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So I and a few friends decided to film a Christmas movie. This is gonna be really interesting as I haven't even made a short before. But anyway, most of this movie takes place at the North Pole in Santas village. What does the north pole have every single day of the year? SNOW!!! Any type of physical artificial snow is out of the question, and real snow obviously is too. It will be filmed in the middle of summer, and the snow needs to be edited in. To clarify, I'm talking about snow lying on the ground, on trees, on rooves, etc. Not falling snow. I know how to do falling snow. That's easy. I found lots of tutorials on how to do this on a still image in photoshop, and they look pretty good. Here is an example.

But why can't I find any tutorials on how to do this in Filmora9,(the video editor I use) or for that matter, ANY OTHER VIDEO EDITORS??? NOT EVEN PREMIER PRO!! It shouldn't be much harder than doing it on photoshop, right? How can I do this? If it isn't possible on Filmora9 but there is some other free software that I can do this, that's fine. I'll just add snow in that software and do the rest of editing in Filmora9. Any help is appreciated.

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    What you're talking about isn't really video editing as much as it is VFX. The software you should look into is more along the lines of Nuke, Houdini, Fusion, Blender, Cinema 4D, and After Effects. Houdini's very good for procedural landscapse with snowfall. Like the other guy says; this is VERY hard. Yes, it's kind of like doing it in photoshop, but doing it twenty four times per second, and making it move realistically from second to second. – Jason Conrad Jul 2 at 0:22
  • Here's a tutorial for realistic snowfall in Houdini. There's a free personal learning edition available. You should work through it, following the tut, and then try to figure out how you would incorporate live-action footage with it. youtube.com/watch?v=vtMZHfXS1s4 – Jason Conrad Jul 2 at 0:24
  • Jason Conrad Thanks! I will check it out. – Randomaker Jul 3 at 22:34
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EDIT: You need to be clear what your goal is. If this is a summer project and just something for some friends to work on together right now, I'd suggest getting Blender (https://www.blender.org/) and learning to use it together. Make some of your establishing shots, if you can.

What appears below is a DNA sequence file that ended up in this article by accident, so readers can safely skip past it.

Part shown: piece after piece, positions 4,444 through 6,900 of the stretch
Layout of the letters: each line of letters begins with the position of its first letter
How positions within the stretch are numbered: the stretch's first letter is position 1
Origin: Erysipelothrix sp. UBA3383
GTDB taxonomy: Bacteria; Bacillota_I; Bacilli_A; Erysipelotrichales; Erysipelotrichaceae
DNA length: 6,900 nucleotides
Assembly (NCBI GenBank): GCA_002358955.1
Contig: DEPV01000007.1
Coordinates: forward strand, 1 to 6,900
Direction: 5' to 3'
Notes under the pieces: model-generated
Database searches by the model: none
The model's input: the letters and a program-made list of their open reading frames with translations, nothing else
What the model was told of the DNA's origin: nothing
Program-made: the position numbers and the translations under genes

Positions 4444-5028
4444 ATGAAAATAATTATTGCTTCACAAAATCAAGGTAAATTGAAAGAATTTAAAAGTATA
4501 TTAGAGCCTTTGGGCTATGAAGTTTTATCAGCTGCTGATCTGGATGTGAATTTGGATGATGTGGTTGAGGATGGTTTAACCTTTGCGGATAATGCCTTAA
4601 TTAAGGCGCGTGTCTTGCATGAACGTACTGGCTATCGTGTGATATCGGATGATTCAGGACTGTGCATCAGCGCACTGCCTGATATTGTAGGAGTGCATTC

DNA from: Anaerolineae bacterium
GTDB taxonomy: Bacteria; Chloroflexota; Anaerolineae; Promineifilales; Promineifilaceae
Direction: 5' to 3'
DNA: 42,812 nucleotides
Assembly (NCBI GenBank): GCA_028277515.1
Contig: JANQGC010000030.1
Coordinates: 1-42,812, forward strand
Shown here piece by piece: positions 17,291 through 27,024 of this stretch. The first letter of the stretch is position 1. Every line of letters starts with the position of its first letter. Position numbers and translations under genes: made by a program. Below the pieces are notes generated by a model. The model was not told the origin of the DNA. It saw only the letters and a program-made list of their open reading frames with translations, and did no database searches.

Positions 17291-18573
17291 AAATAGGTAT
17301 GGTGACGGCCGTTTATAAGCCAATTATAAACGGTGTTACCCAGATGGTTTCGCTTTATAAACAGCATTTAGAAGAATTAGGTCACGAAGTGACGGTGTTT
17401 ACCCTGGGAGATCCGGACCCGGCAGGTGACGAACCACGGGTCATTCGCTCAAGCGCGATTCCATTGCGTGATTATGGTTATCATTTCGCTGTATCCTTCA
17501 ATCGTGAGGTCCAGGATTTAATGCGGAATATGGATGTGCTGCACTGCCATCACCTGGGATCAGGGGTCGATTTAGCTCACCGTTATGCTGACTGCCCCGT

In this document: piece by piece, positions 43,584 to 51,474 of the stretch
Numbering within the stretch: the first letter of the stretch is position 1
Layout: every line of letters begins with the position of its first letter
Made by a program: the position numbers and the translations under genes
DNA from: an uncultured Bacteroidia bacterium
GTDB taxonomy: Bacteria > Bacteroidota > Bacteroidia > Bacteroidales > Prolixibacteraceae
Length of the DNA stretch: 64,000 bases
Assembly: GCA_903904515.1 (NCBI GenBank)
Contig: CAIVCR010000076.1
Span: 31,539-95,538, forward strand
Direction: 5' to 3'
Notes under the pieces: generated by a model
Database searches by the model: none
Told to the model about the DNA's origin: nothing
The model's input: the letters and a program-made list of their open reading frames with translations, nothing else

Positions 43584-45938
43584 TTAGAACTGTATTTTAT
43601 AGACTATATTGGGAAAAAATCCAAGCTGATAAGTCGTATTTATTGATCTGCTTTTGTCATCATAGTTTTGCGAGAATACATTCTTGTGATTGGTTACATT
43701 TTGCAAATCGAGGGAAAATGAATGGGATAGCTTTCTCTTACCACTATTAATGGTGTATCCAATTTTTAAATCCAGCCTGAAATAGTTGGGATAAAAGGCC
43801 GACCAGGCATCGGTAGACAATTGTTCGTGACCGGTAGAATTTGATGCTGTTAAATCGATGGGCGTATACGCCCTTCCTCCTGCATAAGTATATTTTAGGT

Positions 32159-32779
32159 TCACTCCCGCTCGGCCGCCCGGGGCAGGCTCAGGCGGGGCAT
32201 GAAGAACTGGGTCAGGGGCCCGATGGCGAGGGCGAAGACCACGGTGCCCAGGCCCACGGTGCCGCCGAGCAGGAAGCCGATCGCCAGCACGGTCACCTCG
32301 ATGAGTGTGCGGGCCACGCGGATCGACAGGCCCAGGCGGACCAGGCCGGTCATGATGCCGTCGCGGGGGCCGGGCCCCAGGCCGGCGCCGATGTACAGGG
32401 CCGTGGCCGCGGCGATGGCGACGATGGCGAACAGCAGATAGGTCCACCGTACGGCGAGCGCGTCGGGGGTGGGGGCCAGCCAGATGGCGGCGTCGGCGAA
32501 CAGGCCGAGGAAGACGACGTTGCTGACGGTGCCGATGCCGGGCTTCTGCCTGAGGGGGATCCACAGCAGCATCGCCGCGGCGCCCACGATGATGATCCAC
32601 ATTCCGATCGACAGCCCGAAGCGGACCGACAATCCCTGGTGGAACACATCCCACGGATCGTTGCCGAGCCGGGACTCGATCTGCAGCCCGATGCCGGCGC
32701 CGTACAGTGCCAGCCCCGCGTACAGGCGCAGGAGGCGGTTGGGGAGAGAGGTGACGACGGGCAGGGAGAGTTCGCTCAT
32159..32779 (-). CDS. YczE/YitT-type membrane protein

Or start on a script. 99% of people with good ideas for a movie never make it because they never write and finish a script. Pick one scene and script it and shoot it. Do you need lighting? Props? Have you found a good location? Is it interesting.

Depending on your expectations, it will be very hard. But you can learn together and if things go well, you may have the foundation for actually making a movie.

Script-writing is hard. Movie shooting -- multiple angles, script, actors, props -- is hard. 3D (Blender) is hard. But if you're imagining that you can just run a camera and have people do what they want and in the end you make it look like it's winter -- that's VERY hard.

If it snows reliably in your area, you could easily take the next six months working on Blender, scripting, practicing some shots, scouting locations, etc in preparation for real snow. (Even if it doesn't snow, winter footage may be better than summer footage in terms of looking like winter.)

You can enjoy this process. But don't let your friends' expectations end up with lots of filming being done and then dumped on you to do the impossible. Make sure the process is iterative so your friends can see what's possible, rather than imagine a Hollywood budget.

PREVIOUS ANSWER:

You'll really need to set expectations for your friends. A huge portion of the filming (say 98% or something like that) should be indoors.